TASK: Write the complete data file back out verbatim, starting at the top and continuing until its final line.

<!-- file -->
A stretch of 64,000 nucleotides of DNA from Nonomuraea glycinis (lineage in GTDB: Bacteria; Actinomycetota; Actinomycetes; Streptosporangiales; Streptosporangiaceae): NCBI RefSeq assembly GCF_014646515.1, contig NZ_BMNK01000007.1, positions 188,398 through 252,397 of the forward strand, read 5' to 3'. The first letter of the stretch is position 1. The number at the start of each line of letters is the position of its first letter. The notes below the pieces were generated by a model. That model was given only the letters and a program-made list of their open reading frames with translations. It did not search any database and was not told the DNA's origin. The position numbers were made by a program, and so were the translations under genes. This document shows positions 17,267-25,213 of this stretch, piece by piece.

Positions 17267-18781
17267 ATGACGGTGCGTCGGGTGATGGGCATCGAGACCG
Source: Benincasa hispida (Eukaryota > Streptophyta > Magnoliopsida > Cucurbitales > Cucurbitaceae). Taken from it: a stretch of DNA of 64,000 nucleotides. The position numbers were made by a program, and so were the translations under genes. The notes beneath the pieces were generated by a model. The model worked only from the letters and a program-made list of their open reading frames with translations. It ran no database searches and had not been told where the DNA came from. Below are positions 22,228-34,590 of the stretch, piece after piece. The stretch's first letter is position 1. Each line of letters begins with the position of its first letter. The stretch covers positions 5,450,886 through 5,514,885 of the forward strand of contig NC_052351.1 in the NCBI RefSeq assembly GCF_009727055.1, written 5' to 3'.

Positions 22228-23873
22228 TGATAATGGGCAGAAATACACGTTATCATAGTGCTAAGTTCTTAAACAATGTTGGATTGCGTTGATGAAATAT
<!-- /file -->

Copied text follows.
A stretch of 64,000 nucleotides of DNA from Nonomuraea glycinis (lineage in GTDB: Bacteria; Actinomycetota; Actinomycetes; Streptosporangiales; Streptosporangiaceae): NCBI RefSeq assembly GCF_014646515.1, contig NZ_BMNK01000007.1, positions 188,398 through 252,397 of the forward strand, read 5' to 3'. The first letter of the stretch is position 1. The number at the start of each line of letters is the position of its first letter. The notes below the pieces were generated by a model. That model was given only the letters and a program-made list of their open reading frames with translations. It did not search any database and was not told the DNA's origin. The position numbers were made by a program, and so were the translations under genes. This document shows positions 17,267-25,213 of this stretch, piece by piece.

Positions 17267-18781
17267 ATGACGGTGCGTCGGGTGATGGGCATCGAGACCG
Source: Benincasa hispida (Eukaryota > Streptophyta > Magnoliopsida > Cucurbitales > Cucurbitaceae). Taken from it: a stretch of DNA of 64,000 nucleotides. The position numbers were made by a program, and so were the translations under genes. The notes beneath the pieces were generated by a model. The model worked only from the letters and a program-made list of their open reading frames with translations. It ran no database searches and had not been told where the DNA came from. Below are positions 22,228-34,590 of the stretch, piece after piece. The stretch's first letter is position 1. Each line of letters begins with the position of its first letter. The stretch covers positions 5,450,886 through 5,514,885 of the forward strand of contig NC_052351.1 in the NCBI RefSeq assembly GCF_009727055.1, written 5' to 3'.

Positions 22228-23873
22228 TGATAATGGGCAGAAATACACGTTATCATAGTGCTAAGTTCTTAAACAATGTTGGATTGCGTTGATGAAATAT